J’Ollies Restaurant to Open Later This Month in Shady Side
Any number of restaurants have tried to make a go of it at the building that sits at the corner of Shady Side Road and Cedarhurst Road in Shady Side. The spot has worked for a time as a biker bar, a seafood restaurant, and a neighborhood pub with open mic and comedy. But each of these has ultimately not been profitable enough to stay open.
A restaurateur, Frank Coombs, hopes that he can make it with his new venture (J’Ollies)—a great spot for breakfast, as well as American cuisine for lunch and dinner.
Coombs has three decades of experience with iHop, coincidentally opening in Edgewater this month too. He said the reason for opening the restaurant is that it is hard for a family to go out to eat, get a good meal and not have a huge bill. He promises that a couple can come to J’Ollies (that’s pronounced Jay-Ollies), and get a good breakfast for around $15.
His plan is already working at the successful restaurant he operates inside the Days Inn Motel in Lanham. He said it is a different clientele than he hopes to build in Shady Side, but the food and the process will be the same at both. Coombs said that he wants the focus of the restaurant to be family.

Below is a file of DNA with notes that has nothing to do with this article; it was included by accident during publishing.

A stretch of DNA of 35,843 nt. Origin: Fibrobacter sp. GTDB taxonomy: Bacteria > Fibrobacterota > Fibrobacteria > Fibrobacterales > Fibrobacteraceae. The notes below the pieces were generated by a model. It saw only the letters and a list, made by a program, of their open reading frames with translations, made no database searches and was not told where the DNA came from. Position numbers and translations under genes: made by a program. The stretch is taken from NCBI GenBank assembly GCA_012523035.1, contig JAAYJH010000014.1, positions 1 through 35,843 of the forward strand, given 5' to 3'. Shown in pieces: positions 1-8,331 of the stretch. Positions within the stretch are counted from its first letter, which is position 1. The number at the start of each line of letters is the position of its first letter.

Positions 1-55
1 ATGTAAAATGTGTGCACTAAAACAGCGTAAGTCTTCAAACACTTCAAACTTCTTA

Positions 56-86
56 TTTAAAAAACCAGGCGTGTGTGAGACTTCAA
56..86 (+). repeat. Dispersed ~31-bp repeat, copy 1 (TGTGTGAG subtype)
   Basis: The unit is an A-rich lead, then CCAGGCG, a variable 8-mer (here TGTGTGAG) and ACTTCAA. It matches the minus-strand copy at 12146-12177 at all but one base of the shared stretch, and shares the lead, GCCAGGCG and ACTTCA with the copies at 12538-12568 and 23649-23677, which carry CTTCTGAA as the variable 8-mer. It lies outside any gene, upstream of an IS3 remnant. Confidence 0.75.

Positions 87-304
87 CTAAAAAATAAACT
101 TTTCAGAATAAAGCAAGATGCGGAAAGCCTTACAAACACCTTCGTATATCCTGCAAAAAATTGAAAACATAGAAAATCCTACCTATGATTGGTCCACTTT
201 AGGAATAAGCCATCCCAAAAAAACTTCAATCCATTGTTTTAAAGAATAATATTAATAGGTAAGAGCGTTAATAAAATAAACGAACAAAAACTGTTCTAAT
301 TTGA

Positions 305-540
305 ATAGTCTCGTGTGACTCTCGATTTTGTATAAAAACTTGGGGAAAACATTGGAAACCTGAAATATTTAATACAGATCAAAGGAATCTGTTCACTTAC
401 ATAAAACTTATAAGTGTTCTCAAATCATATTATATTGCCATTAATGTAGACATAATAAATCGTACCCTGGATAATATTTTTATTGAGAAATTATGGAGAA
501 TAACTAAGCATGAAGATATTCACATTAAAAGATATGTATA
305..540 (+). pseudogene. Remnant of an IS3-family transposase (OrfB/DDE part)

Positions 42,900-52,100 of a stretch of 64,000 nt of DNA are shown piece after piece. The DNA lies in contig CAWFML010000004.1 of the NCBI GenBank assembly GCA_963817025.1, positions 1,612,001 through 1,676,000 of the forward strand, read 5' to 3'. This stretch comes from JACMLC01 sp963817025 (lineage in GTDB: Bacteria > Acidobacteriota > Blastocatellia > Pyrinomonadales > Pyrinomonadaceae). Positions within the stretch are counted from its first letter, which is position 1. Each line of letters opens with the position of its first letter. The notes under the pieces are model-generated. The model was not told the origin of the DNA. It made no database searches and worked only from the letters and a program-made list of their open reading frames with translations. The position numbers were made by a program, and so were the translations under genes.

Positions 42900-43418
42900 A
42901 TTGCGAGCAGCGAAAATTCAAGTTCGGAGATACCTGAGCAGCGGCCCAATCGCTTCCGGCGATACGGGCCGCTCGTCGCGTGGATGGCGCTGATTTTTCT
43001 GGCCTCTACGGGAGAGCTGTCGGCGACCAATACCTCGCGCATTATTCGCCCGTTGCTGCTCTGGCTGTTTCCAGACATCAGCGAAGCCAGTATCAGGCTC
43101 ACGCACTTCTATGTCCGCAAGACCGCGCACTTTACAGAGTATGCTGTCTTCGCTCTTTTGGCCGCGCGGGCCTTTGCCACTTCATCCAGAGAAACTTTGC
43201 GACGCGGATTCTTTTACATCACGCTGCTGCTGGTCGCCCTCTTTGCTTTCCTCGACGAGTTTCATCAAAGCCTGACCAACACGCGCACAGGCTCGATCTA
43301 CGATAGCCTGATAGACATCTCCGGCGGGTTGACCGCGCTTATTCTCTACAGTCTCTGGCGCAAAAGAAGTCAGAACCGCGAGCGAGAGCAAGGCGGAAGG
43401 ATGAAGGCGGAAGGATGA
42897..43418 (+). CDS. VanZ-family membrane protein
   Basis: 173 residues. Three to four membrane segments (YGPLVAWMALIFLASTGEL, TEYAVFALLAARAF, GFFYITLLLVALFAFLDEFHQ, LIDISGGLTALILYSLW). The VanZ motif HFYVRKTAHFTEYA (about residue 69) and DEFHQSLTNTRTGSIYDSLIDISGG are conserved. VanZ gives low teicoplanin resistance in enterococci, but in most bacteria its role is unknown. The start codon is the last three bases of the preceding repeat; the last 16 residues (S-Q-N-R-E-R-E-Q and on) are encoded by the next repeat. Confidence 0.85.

He said that for breakfast he will have waffles and pancakes from the griddle plus chipped beef and sausage gravy over homemade biscuits. He said that everything is cooked to order. There will be a kids meal on the menu for breakfast, lunch and dinner.
“I’m not competing with anyone around,” Coombs said, adding that he hopes the restaurant will complement the other eateries in the neighborhood like Snug Harbor Inn and Brick House Grill.
“I am not a newcomer to Shady Side,” he said.
Coombs has lived in Shady Side for years and wants the restaurant to be a place where people feel comfortable; where they can get a good meal for a reasonable price. Also, he’d like to keep everything about the place local. Already, he has hired 15 people, all locals of course.
“I’ve hired people from age 14 to 66,” Coombs said.
Coombs worked to make it his own. Inside and out it doesn’t show any of the history of the previous tenants. He painted bright colors on the outside and on the inside.
He kept the counter in back and the booths and tables in the front, but replaced and upgraded nearly all of the kitchen equipment. He added lighting in the dining room and cleared out a space along the counter so that waiters and visitors can see right into the action in the kitchen.
The restaurant will open sometime after Aug. 18.